Effects of continuous versus accumulated activity patterns on postprandial triacylglycerol concentrations in obese men - Exercise reduces the level of fats in your blood after a meal.....but it doesn't matter if the exercise is one long session or several shorter ones. I wonder if several short bursts (intervals?) are actually more convenient?
Objective: There is limited information regarding the effects of short (<10 min) bouts of activity on postprandial lipaemia and no studies are available regarding the effects of short bouts of activity on postprandial lipaemia in obese men. The objective of this study was to compare the effects of accumulating ten, 3-min bouts of exercise versus one 30 min bout of exercise on postprandial serum triacylglycerol (TAG) concentrations in obese men.
Design: Each subject completed three 2-day trials at least 1 week apart in a randomized, repeated-measures design. On day 1, subjects rested (no exercise) or cycled at 60% of maximum heart rate in either ten, 3-min bouts (30 min rest between each), or one continuous 30-min bout. On day 2 of each trial, after an overnight fast, the subjects consumed a standardized test meal for breakfast. Venous blood samples were obtained in the fasted state (0 h), and 2, 4 and 6 h postprandially on day 2.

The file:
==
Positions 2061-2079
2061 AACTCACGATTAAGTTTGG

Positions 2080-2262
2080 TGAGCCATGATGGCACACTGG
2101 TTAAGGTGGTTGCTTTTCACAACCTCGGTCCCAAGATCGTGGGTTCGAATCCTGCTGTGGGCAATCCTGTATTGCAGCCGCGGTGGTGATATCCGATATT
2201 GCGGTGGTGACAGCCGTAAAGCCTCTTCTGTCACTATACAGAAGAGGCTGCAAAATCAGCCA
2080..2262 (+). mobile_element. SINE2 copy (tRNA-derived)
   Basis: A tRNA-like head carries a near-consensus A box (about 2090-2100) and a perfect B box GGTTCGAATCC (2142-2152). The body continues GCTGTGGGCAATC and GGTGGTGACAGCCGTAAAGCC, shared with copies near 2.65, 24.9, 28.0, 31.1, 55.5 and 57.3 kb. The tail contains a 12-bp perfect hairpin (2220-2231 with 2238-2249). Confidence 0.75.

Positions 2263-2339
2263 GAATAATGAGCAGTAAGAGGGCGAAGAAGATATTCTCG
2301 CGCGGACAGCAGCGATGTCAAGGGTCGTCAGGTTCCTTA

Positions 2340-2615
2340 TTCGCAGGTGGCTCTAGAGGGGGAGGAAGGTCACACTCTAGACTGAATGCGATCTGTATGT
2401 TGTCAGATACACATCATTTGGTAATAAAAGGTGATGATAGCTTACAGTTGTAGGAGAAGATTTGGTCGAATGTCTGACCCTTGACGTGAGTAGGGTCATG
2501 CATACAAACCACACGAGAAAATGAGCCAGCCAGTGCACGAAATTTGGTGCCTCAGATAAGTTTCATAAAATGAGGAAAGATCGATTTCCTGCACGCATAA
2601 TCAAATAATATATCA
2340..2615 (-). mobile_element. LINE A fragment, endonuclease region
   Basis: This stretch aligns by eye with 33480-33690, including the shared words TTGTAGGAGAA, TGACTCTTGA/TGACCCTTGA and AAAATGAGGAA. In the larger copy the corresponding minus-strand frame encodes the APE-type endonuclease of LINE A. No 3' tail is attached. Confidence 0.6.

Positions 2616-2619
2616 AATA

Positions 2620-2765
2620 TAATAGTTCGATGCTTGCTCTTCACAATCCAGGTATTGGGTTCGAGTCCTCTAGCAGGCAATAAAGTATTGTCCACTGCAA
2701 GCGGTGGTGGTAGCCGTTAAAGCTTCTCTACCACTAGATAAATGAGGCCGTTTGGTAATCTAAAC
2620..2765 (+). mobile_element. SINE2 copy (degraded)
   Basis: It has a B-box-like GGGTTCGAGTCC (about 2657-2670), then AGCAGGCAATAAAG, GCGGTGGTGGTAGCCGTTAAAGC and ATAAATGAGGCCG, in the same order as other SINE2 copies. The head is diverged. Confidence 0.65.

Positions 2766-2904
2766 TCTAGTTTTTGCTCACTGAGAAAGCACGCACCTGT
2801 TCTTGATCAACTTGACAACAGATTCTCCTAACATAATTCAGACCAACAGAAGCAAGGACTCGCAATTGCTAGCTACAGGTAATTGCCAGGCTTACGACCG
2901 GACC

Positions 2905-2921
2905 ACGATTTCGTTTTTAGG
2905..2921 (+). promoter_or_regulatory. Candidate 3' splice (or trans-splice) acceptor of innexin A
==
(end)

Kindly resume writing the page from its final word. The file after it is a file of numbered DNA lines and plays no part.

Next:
Subjects: Eight sedentary men (age: 272 years) with body mass index between 25 and 37 kg/m2.
Measurements: Postprandial TAG, non-esterified fatty acids, 3-hydroxybutyrate, insulin and glucose were determined.
Results: Total area under the postprandial serum TAG concentrations versus time curve was 18% (P=0.042) and 15% (P=0.032) lower throughout day 2 of both the accumulated exercise trial and the continuous exercise trial, respectively, compared with the control trial with little difference between exercise trials.
Conclusion: At 30 min of moderate cycling (0.87 MJ per 30 min) accumulated in short bouts is equally effective in reducing postprandial serum TAG concentrations as one continuous 30 min bout of cycling in obese men.